Horse freed from 8ft deep ditch

  • A horse has been rescued by firefighters after falling into an eight-foot deep ditch.

    Jess Jaremczuk was riding her grey mare, Opal, along fields in Carrington, Greater Manchester, last Saturday (8 August).

    Opal was spooked by a dog and fell backwards into a ditch.

    Ms Jarmczuk tried to help Opal escape but the Arab cross became distressed and struggled to get out.

    “It was so traumatic,” she told local press.

    “I could have been killed and [Opal] could have died.

    “We just fell straight down into it onto thorn bushes and mud.

    “I came off and saw her tumbling down and thought she was going to land on me.”

    A vet sedated Opal and firefighters from Eccles, Heywood and Sale used straps and boards to drag the mare to safety.

    It took crews over three hours to rescue Opal, who is now recovering from injuries to her back and hind legs.

    “[The firefighters] were all fantastic. I just know she would not be alive if it wasn’t for them,” added Ms Jarmczuk.

    Watch Manager Mark Skinner, Blue Watch Altrincham Fire Station, said: “Upon arrival Opal was standing in a ditch and her rider was trying her best to lead her out. Unfortunately the sides of the ditch were too steep and slippery for Opal to get a good footing.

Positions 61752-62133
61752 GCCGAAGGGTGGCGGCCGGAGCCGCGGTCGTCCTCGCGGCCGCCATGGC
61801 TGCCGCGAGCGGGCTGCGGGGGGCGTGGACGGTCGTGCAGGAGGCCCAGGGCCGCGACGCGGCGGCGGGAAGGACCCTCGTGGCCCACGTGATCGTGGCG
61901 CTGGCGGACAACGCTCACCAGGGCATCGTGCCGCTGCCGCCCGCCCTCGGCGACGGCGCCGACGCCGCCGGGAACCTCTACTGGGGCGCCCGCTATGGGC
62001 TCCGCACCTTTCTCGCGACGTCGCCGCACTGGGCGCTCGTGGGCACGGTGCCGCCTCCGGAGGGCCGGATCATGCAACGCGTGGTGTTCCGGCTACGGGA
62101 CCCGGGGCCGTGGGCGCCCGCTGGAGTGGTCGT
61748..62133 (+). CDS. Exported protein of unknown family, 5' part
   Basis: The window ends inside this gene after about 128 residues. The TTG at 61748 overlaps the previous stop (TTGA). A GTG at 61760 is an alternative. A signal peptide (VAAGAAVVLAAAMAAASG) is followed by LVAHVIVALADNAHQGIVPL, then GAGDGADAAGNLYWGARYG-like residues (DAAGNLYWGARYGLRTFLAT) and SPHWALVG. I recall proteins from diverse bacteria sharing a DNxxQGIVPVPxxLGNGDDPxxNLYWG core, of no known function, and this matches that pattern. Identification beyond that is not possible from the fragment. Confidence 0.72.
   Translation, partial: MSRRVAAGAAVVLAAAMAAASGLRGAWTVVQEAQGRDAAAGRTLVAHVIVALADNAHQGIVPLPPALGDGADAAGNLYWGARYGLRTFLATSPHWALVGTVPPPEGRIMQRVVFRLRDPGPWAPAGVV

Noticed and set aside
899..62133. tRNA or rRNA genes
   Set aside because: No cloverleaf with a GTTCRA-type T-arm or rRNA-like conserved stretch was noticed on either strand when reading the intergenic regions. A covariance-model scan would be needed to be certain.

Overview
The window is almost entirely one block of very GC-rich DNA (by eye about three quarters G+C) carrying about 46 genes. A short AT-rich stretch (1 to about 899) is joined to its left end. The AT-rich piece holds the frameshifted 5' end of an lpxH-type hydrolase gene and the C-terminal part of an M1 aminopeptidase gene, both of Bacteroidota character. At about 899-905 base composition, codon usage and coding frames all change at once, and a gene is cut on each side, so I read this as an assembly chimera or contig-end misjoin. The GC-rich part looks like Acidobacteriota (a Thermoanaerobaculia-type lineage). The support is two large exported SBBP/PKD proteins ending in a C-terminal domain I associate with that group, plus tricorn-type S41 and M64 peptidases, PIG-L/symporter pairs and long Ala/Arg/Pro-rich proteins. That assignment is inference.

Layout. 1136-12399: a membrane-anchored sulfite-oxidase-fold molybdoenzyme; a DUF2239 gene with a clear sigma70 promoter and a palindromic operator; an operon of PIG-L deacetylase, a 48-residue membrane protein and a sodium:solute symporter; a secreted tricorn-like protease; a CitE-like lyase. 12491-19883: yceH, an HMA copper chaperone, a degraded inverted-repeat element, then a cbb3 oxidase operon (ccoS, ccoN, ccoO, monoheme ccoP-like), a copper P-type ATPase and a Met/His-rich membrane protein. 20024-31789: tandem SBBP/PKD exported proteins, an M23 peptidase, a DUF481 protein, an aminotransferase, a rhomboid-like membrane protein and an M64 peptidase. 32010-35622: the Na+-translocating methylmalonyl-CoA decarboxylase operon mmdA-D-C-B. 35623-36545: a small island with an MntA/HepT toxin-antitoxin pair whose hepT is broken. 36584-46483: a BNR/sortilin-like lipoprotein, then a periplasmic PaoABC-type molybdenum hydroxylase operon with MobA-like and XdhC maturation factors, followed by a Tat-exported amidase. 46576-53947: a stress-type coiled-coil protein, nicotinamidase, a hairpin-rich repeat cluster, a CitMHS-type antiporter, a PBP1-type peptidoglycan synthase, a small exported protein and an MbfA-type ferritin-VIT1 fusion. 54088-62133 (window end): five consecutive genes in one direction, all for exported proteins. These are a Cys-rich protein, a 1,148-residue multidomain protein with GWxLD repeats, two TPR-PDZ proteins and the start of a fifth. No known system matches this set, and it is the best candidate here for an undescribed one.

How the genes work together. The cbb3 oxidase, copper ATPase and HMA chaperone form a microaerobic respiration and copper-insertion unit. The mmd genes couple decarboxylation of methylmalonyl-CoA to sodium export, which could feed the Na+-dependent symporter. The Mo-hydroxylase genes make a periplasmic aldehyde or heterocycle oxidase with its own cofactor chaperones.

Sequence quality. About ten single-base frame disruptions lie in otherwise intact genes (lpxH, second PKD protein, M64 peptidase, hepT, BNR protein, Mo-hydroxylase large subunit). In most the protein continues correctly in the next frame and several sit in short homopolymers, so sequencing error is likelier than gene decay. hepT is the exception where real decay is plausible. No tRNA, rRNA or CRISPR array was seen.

“Our main role as the first attendance was to ensure that the public, including the rider, were not in harm’s way.

    “A vet had been called and our specialist large animal rescue team had arrived during the many attempts Opal’s rider had made to lead her out at different points along the ditch. Following many fruitless attempts Opal became exhausted, fell backwards and collapsed in the bottom of the ditch.

    “Although I remained as Officer In Charge (OIC), our main operations from this point were led by Watch Manager Mark Bamford who has the specialist training to deal with these incidents and he was in close liaison with the rider throughout the rescue.

    “Once the vet arrived a combined decision was made to sedate Opal and extract her using the specialist equipment carried on the water incident unit.

    “Strops were fed around Opal as she lay in the ditch and lines were attached to the strops in preparation for the extraction. ‘Skids’ were then placed up one side of the ditch to help smooth out Opal’s journey and once she was fully sedated the crews then physically pulled Opal up the skids and several meters into a field for further safety.

    “We remained in attendance while the vet put Opal on a saline drip and she came round gently from the sedative and was soon able to stand.”

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